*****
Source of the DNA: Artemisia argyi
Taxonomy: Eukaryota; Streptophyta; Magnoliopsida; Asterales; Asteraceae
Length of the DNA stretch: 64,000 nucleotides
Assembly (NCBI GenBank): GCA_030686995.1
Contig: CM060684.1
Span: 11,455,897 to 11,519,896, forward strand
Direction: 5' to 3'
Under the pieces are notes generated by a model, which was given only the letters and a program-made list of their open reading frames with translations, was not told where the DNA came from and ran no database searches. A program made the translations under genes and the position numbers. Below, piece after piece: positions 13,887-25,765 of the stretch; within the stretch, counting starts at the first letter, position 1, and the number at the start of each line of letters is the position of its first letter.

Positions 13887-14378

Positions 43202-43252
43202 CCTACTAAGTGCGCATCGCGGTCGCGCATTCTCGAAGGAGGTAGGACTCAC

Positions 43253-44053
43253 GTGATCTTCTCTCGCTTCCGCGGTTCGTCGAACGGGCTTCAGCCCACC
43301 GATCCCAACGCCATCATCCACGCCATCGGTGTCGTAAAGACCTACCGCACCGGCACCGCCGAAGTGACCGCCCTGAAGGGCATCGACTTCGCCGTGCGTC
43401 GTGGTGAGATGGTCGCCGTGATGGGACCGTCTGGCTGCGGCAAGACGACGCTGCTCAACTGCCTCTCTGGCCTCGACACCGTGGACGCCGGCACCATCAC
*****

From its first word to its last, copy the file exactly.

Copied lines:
Source of the DNA: Artemisia argyi
Taxonomy: Eukaryota; Streptophyta; Magnoliopsida; Asterales; Asteraceae
Length of the DNA stretch: 64,000 nucleotides
Assembly (NCBI GenBank): GCA_030686995.1
Contig: CM060684.1
Span: 11,455,897 to 11,519,896, forward strand
Direction: 5' to 3'
Under the pieces are notes generated by a model, which was given only the letters and a program-made list of their open reading frames with translations, was not told where the DNA came from and ran no database searches. A program made the translations under genes and the position numbers. Below, piece after piece: positions 13,887-25,765 of the stretch; within the stretch, counting starts at the first letter, position 1, and the number at the start of each line of letters is the position of its first letter.

Positions 13887-14378

Positions 43202-43252
43202 CCTACTAAGTGCGCATCGCGGTCGCGCATTCTCGAAGGAGGTAGGACTCAC

Positions 43253-44053
43253 GTGATCTTCTCTCGCTTCCGCGGTTCGTCGAACGGGCTTCAGCCCACC
43301 GATCCCAACGCCATCATCCACGCCATCGGTGTCGTAAAGACCTACCGCACCGGCACCGCCGAAGTGACCGCCCTGAAGGGCATCGACTTCGCCGTGCGTC
43401 GTGGTGAGATGGTCGCCGTGATGGGACCGTCTGGCTGCGGCAAGACGACGCTGCTCAACTGCCTCTCTGGCCTCGACACCGTGGACGCCGGCACCATCAC